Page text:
The relationship between compliance to the Mediterranean diet and body weight status in Scottish adults.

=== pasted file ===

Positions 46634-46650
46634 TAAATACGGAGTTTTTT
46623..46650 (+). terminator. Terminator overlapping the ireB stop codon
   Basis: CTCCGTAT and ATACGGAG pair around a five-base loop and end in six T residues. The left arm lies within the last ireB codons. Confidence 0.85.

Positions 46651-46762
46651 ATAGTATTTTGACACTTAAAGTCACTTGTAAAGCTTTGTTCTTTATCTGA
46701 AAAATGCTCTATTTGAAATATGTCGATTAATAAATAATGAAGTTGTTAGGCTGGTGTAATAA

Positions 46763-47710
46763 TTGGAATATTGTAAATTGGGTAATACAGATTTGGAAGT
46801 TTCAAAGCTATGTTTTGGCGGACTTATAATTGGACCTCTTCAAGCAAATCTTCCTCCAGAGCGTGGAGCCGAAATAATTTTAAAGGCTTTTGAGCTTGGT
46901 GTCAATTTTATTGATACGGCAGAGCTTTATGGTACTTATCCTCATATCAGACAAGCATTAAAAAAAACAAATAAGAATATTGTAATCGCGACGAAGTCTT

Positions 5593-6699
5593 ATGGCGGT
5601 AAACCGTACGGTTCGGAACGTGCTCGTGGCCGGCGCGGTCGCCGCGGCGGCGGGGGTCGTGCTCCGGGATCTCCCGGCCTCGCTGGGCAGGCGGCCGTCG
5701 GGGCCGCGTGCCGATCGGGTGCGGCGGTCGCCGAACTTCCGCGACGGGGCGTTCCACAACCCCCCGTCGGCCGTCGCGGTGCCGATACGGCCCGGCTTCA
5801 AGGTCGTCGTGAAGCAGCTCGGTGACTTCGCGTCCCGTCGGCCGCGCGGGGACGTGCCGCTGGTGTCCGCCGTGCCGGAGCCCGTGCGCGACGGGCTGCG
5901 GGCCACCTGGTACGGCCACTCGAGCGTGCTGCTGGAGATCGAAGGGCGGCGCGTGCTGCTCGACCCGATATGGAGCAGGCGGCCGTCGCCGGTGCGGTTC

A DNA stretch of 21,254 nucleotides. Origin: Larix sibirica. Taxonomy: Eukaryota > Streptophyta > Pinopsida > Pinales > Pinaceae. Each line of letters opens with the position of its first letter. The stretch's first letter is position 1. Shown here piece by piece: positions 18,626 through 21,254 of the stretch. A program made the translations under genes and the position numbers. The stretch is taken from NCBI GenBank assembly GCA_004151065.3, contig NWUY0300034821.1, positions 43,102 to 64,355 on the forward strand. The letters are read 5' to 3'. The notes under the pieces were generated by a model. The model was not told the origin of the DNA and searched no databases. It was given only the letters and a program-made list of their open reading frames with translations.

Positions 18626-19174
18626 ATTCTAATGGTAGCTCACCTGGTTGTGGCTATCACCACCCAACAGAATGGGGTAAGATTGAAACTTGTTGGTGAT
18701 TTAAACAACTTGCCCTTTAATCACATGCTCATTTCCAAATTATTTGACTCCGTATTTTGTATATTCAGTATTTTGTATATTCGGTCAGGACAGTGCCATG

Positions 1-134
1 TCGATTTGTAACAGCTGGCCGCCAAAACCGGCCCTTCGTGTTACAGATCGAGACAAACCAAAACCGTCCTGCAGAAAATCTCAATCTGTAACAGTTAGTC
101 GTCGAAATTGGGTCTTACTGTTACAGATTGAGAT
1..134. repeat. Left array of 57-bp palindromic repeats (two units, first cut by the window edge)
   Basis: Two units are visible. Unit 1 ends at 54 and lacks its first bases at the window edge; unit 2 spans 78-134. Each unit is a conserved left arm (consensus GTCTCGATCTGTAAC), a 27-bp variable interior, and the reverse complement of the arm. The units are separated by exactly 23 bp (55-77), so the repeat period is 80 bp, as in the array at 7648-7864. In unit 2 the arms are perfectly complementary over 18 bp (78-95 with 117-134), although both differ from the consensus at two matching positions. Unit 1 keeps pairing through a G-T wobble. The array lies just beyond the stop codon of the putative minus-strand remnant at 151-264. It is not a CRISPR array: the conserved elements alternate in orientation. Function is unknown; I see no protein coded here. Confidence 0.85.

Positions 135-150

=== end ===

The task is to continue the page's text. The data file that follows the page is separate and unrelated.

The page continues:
Greater adherence to the Mediterranean diet is linked to reduced weight gain and central adiposity in studies of Mediterranean cohorts but no studies have examined the effects of adherence to the Mediterranean diet in Scotland. Therefore, the aim of this study was to observe the relationship between adherence and body weight status in Scottish adults living in Edinburgh. Adherence is defined by the consumption of olive oil, fresh fruits and vegetables, legumes, nuts, moderate-tohigh consumption of fish, whole-grain cereals and wine in addition to a reduced consumption of sugar-sweetened beverages, red and processed meats, butter, margarine, cream, sweets, biscuits and cakes. Cross-sectional assessment of 69 healthy participants aged 19-68 years (51% women) and Mediterranean diet adherence was evaluated using a validated 14- point Mediterranean Diet Adherence Screener, defining adherence as a score of nine or above. Additional lifestyle questions on smoking and alcohol consumption were also assessed. Physical activity was estimated using a validated seven-day assessment questionnaire. Anthropometric measurements of height, weight and waist circumference were taken to calculate body mass index and waist to height ratio. Percentage body fat was measured using bioelectrical impedance analysis. Adherence was higher among women and men aged 38.0 and 48.7 years respectively and adherence was significantly higher for women than men (p<0.004). A trend in moderate to high physical activity, moderate alcohol and nonsmoking was associated with Mediterranean diet adherence in both men and women. Anthropometric measurements revealed a trend in reduced waist circumference, waist to height ratio, body max index and body fat in men but not in women. A significantly moderate inverse correlation (rS = - 0.487, p<0.035) between increasing Mediterranean diet score and lower body mass index was found when both women and men were analysed together. In conclusion, opposing observed trends between Mediterranean diet adherence and body weight status between men and women were found, justifying future intervention studies to fully explore the potential long-term efficacy of a Mediterranean-style diet on body weight status in the adult Scottish population. Keywords: Mediterranean diet adherence; body weight status; body composition; lifestyle; physical activity